Retail expert Brian Walker, aka The Retail Doctor, is keen to help small businesses get geared up for the Christmas onslaught, which he says represents the “grand finale” of the retailers’ year.
It is a potential gold mine but maximising this busy period and maintaining your sanity takes some thought and planning.
Happily, Walker is on hand to with some top tips to get the cash registers ringing while staying calm.
Differentiate your business
Explore and exploit the story behind your product or service. The idea is to stand out from the crowd: find your niche and do it well.
“It’s very much about really focusing on what makes your business different – what are the stories -and really coming back to those core principles of why would a customer come back to me in the first place?” says Walker.
“It’s important not to try to be all things to all people.”
Make your business unique with exceptional, warm and friendly customer service, stock hard-to-get products, develop specialised knowledge or offer value-added services, like home delivery or ordering in products.
For example, a deli could stock a particular meat or cheese that fits with the demographic or showcases products or ingredients from different regions.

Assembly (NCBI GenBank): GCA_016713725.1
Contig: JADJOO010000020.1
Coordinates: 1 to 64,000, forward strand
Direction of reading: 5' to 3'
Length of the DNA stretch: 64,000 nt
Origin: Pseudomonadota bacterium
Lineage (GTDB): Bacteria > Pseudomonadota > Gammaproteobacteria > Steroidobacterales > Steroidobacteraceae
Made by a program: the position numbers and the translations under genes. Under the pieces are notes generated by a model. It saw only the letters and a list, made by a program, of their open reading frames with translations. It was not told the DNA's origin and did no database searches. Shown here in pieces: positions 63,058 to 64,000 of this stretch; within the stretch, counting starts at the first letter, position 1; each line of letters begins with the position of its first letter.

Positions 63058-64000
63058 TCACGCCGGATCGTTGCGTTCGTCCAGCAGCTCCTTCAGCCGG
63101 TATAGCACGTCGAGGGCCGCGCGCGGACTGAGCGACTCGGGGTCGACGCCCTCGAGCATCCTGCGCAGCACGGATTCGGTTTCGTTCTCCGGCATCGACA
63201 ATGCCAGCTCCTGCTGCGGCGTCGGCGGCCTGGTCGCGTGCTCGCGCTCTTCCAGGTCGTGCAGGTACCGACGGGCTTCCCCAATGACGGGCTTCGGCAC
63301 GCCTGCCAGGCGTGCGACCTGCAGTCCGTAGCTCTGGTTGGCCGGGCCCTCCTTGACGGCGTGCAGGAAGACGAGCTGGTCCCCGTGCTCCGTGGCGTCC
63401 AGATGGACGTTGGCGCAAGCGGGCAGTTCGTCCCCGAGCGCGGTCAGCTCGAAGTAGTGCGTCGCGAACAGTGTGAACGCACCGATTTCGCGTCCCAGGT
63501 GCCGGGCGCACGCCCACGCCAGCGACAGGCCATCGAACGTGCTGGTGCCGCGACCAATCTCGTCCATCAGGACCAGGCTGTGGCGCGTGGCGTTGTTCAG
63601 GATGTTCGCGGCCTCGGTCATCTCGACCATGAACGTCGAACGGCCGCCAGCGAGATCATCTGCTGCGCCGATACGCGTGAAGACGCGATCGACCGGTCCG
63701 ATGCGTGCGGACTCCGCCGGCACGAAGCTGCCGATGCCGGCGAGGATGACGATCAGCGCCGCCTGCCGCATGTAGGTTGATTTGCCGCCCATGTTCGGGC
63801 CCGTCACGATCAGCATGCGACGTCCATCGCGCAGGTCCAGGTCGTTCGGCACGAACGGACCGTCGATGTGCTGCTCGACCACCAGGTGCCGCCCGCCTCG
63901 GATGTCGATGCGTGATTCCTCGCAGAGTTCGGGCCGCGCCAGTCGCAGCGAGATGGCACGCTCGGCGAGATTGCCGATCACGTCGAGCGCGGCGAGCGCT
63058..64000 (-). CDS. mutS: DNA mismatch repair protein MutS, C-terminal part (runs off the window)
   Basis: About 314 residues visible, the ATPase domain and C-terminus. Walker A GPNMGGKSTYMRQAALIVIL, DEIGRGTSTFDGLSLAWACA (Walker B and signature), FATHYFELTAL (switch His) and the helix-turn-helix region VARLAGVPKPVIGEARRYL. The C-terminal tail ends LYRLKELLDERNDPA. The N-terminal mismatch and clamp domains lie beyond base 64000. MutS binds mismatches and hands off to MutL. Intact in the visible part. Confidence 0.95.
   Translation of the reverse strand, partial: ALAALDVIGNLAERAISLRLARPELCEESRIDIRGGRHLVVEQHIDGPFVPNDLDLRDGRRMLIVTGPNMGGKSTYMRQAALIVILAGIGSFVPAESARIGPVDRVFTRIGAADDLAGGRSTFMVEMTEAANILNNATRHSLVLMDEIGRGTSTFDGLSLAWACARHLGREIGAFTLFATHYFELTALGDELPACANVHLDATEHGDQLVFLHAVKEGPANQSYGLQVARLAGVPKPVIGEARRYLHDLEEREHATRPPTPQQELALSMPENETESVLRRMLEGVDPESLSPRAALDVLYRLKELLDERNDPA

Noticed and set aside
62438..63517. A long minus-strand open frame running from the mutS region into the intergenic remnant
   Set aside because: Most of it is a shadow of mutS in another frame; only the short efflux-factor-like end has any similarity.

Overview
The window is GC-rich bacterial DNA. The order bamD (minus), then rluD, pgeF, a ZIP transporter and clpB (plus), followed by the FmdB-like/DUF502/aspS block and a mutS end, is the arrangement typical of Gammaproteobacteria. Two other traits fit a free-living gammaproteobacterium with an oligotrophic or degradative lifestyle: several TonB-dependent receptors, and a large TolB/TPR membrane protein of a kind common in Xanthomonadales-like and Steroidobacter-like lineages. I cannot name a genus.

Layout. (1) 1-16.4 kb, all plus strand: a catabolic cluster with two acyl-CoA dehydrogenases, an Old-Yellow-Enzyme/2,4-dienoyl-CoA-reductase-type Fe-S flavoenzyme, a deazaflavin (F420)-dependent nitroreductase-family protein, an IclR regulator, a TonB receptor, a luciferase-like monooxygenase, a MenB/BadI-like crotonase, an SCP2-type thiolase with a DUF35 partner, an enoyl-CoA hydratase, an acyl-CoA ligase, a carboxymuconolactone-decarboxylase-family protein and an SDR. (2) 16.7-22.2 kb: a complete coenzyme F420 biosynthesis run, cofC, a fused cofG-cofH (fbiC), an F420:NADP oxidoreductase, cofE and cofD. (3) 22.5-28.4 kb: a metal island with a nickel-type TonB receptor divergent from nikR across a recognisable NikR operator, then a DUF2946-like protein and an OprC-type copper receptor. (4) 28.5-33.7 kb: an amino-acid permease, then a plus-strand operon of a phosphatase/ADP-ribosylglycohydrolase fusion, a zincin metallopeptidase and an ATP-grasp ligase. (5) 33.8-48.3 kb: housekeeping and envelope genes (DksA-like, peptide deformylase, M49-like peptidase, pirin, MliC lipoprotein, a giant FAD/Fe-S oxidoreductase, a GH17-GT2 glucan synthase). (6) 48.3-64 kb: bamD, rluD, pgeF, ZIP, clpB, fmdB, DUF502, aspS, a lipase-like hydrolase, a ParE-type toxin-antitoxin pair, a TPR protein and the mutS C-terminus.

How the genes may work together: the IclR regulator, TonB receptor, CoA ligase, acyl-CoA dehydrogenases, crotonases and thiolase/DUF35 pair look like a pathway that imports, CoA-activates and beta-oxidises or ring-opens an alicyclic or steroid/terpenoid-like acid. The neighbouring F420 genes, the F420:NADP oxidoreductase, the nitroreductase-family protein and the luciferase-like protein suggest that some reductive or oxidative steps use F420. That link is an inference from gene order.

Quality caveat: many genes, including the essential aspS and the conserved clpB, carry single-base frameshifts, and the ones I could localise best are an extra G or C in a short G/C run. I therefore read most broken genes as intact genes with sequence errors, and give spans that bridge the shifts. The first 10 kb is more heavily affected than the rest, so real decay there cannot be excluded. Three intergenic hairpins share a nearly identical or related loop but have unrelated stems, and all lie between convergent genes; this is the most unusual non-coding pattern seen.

“Having a story to tell, bringing in new ranges and products, building great rapport with customers, providing menu tips on a website or having a newsletter featuring cultural celebrations and upcoming foods,” Walker suggests.
Once you have got that point of difference, remember to refresh it or change it up from time to time.
Build a community
It is crucial to form strong community links, for example, by supporting local events or community groups, says Walker. This can include having a social media presence, a Facebook page or Twitter account, which can lift your profile and start a conversation about your business. An e-newsletter or website, including staff profiles, can help too.
“It’s mandatory to have a website but it doesn’t always have to trade. It certainly has to be informative and to bring people into the shop,” he says.
“This is a click and bricks and mortar Christmas,” he says. “Businesses need a good supporting website with good information and inviting people to come into the shop.”
Building a customer database is also a good idea. You can segment it, according to customers’ purchasing history and the services they have bought and follow this up with targeted special offers or news of a new product’s arrival. For example, a clothing retailer could offer complementary tailoring or alert customers to new release shirts from Italy.
“Ultimately, coming on a one on one level, if they can. Always thinking about bringing people back into the shop, not thinking about the transaction but more about the lifetime of a customer.”
Shop, stock and staff
Despite the boom in online shopping, Walker points out that 90 to 92 per cent of Christmas shopping is done in physical stores. Customers often research products online for product range and choice but then usually visit stores to buy them.